Monday, January 23, 2012

Spinning Silk Caps

What the heck is a silk cap? I asked my friend and spinning teacher, Yvonne, when she offered to teach a seminar on Spinning Silk Caps at our Guild meeting. She said that she had been "gifted" some silk caps and would love to teach people how to use them in spinning. And we had a big group of people who were interested too - several visitors from guilds to the south even.

Quoting from The Silk Worker : "Silk caps are made from cultivated cocoons that have been degummed and stretched over a frame shaped like a bell. They consist of a number of extremely thin layers (maybe 10 or 12 layers) each layer is one cocoon." (There are also "Silk Hankies" where the silk has been stretched over a square frame instead - several people were working with those)

And they really are the size of a cap, in fact the one you are looking at here was a birthday present from our friend Nancy - and it really was big enough for me to put it over my head like a cap, but I digress...

Nancy had taken a silk cap and dyed it all these beautiful colors.

When I was in China in 1981, I remember going to a silk factory and watching the little ladies and probably young girls putting the cocoons on the thread machines - Each cocoon has about a MILE of silk strands on it - and these strands of silk are very strong -

The trick is to separate ONE layer from the cap and then you pull it out flat, sort of like you were shaping out a pizza dough - then, you pop a hole in the middle and take this "donut shape" and keep making it bigger, and bigger - one cap will stretch out so much that you can have a circle of "roving" that will go around your hands if you have your arms stretched out to each side (like wings)

Then you can, as The Silk Worker suggests - put the stretched out silk roving into a bowl and spin from that, or Yvonne suggested wrapping it around a TP roll or around your wrist. I couldn't get it to stay on the TP roll, so I opted for winding it around my wrist. That worked perfectly for me - as you can see, it perplexed Gracie - who was very interested in snoopervision of my efforts.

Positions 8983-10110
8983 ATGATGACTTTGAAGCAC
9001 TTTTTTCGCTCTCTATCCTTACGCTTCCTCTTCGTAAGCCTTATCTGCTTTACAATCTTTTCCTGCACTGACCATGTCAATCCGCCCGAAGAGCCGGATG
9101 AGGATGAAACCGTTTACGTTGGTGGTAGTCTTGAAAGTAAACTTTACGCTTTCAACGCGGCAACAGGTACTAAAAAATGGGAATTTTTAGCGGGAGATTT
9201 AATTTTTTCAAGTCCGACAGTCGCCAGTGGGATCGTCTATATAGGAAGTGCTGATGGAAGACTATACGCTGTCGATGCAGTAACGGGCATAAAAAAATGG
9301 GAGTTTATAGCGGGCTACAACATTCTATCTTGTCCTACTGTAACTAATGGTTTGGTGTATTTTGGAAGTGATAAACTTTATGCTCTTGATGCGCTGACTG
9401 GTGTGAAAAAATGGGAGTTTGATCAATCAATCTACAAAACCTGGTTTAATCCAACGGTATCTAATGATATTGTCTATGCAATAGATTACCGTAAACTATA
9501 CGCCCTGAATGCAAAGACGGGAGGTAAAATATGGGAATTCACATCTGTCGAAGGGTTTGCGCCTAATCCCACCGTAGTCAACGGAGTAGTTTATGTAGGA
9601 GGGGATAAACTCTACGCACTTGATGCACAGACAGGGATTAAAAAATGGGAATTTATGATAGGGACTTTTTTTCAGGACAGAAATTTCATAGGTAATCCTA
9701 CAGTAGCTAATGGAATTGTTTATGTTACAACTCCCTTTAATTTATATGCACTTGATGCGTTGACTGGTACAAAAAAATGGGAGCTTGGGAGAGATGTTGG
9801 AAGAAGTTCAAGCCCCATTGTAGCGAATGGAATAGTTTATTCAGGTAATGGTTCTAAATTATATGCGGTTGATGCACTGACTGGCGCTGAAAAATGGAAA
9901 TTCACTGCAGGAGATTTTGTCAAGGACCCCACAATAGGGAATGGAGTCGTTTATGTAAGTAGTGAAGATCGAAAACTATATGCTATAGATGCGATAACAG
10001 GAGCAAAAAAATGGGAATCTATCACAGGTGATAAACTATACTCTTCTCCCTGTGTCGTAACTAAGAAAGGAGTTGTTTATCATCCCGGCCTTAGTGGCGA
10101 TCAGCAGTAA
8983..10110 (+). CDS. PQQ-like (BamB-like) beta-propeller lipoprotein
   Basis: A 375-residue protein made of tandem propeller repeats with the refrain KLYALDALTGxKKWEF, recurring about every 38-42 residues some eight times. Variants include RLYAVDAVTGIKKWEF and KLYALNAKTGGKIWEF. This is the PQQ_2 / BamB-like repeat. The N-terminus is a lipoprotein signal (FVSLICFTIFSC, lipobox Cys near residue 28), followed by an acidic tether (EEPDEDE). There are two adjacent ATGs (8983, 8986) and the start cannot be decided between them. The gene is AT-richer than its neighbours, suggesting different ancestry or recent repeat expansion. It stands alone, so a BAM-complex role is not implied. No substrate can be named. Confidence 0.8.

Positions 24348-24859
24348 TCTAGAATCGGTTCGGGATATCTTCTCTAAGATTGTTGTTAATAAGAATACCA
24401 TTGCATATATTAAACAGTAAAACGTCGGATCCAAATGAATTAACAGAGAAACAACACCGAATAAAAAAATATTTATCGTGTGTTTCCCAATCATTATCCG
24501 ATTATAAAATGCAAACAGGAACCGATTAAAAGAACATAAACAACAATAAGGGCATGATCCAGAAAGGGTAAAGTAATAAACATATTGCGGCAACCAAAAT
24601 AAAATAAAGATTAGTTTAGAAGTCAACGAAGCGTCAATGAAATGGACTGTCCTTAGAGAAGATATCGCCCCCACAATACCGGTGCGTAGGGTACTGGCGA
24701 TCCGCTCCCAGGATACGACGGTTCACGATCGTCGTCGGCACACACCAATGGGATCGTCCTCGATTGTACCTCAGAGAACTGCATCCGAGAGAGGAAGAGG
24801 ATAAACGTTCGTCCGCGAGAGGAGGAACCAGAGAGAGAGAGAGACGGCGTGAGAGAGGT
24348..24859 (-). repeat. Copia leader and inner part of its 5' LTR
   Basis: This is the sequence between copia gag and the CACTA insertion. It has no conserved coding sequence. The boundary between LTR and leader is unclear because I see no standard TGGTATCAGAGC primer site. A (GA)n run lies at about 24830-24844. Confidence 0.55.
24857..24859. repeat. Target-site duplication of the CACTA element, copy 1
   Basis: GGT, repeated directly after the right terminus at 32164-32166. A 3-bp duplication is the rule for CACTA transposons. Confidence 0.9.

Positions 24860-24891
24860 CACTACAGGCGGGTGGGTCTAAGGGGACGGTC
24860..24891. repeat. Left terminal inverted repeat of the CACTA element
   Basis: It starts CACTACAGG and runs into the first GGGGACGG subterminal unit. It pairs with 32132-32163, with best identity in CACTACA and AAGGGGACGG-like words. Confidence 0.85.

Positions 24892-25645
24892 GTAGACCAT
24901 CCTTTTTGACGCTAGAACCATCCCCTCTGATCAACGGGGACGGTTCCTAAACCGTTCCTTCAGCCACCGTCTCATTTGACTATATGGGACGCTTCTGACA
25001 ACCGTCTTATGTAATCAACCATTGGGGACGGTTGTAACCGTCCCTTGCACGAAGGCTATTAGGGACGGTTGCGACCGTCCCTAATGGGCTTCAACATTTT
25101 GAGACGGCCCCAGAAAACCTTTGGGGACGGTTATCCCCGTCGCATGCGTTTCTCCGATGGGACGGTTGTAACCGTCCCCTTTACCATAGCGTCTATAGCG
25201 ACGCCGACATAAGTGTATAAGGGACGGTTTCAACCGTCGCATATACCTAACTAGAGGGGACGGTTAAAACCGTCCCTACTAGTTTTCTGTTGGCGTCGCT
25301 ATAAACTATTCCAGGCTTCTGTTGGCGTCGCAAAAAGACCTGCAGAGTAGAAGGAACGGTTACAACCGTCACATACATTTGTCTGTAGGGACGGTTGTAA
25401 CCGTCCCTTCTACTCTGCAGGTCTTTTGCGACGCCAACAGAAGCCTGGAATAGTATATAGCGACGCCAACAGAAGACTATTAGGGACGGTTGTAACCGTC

Have you ever worked with silk? The tiny fibers catch on ANY little rough place on your hands. I forgot to mention that one of the things that we had to do before we started working with the silk was to do a little "spa treatment" on our hands - use an emery board to smooth off any hang nails or chips on our fingernails then we did a scrub with sugar and oil, of all things - it really did get rid of most all the places that the fibers were catching.

Here is my silk roving ready to be spun. It is such strong fiber that you can actually knit directly from the roving.

One thing spinning silk requires though is a LOT of patience. This is the result of TWO HOURS of spinning! I have two caps to spin - One is the one pictured above and the other is just reds and golds. I decided that I will ply the two together for my silk thread and use it to crochet jewelery - necklaces, bracelets, etc - guess what everyone will get for Christmas NEXT year? Ha ha ha...

1 comment:

Kathy said...

You GO, girlfriend! I know you're going to really love silk once you get used to it...just have hand lotion around. That stuff sticks everywhere!